Day-to-night time lapses are incredibly striking, but tricky. Kirk Norbury shows you how to pull them off
A time lapse showing the transition between these two states can make for a striking visual. All imagery by Kirk Norbury
Time-lapse videos have become more popular over the last few years, and with more and more people producing great time-lapse footage, there’s more and more need to create something dramatic if you want to separate yourself from the competition.
If you have experience creating time-lapse videos and want to take your skills to the next level, a day-to-night time lapse is the best way to do it! There are a few different ways to create a time lapse that transitions from the bright of the day to the darkness of night, but in this article I’m going to go through my process that I find works best for me.
- DSLR or CSC Camera. Any camera will do as long as it can shoot in manual mode.
- Lens. Any lens will be fine, the choice of lens really depends on the scene you’re shooting. I tend to work with lenses from 14mm to 200mm.
- Tripod. You want a strong tripod that isn’t going to blow away.
- Intervalometer. You need an intervalometer so that your camera can take shots continually without you touching it.
- Slider. For that added wow-factor, a slider can really make your shot stand out, but isn’t completely necessary.
- For software, you will need to be using Lightroom and LRTimelapse to process the files.
Controlling the Exposure
As day turns to night, the light levels will change dramatically. This means there is no chance of keeping the exposure the same for all the images, as you likely would if shooting a standard time-lapse. Your exposure will therefore need to be changed to compensate for the amount of light available.
There are two ways in which you can do this – shoot in manual mode and change the shutter speed at different moments, or shoot in Aperture Priority mode and let the camera work out the exposure for you. Both work very well combined with LRTimelapse, but shooting in manual mode works best, especially when shooting the night sky.
- Put your camera onto a secure tripod and lock everything down to reduce any camera shake.
- Attach an intervalometer to your camera (some cameras have it built in) and dial in your interval settings. The interval can be whatever you want and can vary depending on the scene and what lens you’re using. For day-to-night time-lapse I tend to set the interval higher than 7 seconds, as the exposures will grow longer throughout the time-lapse and you don’t want your shutter speed to be longer than your interval.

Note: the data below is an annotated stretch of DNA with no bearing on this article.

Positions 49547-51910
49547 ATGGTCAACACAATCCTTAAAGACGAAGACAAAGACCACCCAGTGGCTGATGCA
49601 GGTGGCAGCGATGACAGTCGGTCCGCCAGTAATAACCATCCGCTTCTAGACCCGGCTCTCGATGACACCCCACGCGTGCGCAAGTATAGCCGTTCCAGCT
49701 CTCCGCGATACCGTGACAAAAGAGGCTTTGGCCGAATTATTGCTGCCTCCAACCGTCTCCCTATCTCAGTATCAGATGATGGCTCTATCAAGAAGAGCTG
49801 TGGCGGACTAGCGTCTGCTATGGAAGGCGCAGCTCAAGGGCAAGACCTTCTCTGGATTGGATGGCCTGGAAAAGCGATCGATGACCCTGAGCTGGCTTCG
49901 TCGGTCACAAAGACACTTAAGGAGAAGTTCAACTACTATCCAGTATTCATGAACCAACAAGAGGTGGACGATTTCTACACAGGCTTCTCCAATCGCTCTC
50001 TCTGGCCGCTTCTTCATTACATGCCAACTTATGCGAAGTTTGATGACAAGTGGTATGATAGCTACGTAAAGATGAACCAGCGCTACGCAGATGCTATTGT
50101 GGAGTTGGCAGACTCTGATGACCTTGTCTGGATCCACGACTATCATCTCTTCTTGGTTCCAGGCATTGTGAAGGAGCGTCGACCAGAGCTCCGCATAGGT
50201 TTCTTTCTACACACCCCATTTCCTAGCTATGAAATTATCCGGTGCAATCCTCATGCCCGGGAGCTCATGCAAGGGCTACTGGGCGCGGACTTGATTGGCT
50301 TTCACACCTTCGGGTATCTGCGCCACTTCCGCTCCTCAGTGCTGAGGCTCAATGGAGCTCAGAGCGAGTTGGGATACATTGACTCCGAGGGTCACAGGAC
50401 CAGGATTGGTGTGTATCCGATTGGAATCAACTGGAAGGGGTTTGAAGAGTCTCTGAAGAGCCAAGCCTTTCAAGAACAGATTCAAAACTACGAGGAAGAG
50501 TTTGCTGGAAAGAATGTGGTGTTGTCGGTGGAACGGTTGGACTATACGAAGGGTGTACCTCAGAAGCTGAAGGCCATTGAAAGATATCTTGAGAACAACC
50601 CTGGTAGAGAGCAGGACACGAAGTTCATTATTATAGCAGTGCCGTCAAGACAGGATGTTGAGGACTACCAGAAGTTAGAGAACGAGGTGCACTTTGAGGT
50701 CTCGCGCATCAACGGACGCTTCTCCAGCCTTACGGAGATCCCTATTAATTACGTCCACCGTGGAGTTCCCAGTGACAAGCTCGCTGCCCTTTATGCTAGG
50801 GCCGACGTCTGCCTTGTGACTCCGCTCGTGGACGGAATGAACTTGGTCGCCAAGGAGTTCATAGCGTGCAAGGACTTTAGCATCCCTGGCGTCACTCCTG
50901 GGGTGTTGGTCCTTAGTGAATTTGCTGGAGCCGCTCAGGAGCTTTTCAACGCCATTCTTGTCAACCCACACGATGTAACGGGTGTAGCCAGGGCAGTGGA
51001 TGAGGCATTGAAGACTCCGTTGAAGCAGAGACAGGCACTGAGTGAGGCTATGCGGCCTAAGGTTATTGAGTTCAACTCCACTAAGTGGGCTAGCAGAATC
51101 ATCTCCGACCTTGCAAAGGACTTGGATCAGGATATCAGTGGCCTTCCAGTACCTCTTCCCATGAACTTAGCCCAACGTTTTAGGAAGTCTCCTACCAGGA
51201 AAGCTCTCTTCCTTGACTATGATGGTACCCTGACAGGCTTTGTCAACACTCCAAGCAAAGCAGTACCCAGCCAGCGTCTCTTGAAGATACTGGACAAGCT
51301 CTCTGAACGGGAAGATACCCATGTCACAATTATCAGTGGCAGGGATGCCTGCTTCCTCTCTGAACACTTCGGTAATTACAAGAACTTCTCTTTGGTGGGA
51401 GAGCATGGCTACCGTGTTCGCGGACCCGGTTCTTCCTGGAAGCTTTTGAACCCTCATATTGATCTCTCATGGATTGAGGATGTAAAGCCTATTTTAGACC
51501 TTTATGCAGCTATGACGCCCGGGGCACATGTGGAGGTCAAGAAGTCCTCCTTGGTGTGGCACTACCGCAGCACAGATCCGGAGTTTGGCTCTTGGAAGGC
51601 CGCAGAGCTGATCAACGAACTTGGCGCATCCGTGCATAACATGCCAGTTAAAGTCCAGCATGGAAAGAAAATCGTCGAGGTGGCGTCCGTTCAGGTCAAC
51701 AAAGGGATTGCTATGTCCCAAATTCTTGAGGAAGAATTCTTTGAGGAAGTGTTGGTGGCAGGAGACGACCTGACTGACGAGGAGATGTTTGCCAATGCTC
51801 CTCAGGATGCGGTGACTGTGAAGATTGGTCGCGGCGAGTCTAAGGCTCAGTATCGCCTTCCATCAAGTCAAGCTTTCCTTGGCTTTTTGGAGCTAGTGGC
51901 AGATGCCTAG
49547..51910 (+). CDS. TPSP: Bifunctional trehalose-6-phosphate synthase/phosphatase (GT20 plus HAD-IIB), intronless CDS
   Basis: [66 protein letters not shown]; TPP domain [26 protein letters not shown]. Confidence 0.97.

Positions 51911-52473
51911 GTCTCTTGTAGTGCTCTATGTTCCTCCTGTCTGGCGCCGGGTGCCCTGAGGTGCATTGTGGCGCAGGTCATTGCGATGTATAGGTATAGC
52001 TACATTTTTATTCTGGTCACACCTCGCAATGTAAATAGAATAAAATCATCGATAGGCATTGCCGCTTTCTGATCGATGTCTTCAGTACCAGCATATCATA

- Put your camera in complete manual mode, as you don’t want the camera to judge the exposure for you.
- Check your exposure for blown-out highlights and manually focus the lens to make sure the final image will be sharp.
- If you’re using a DSLR, make sure to cover the viewfinder, as stray light leaking through could change the exposure result in flickering. There’s usually an eyepiece cover attached to your neck strap.
- Decide whether you’re going to shoot in manual or Aperture Priority mode and set the camera’s exposure.
- Take a test shot to see if you’re 100% happy with the image’s exposure, composition and focus.
- Think about how many shots you want to take. In the UK the standard frame rate is 25fps so to get 10 seconds of footage you will need to take 250 images. I tend to take around 400-600 as this gives me more room for editing.
- Now I personally like to change the shutter speed myself. So I tend to watch the light meter on the top of my camera and when the line begins to move away from the centre I will then adjust the shutter speed between the interval and the next shot. Try to be as gentle as possible when doing this to prevent any camera movement.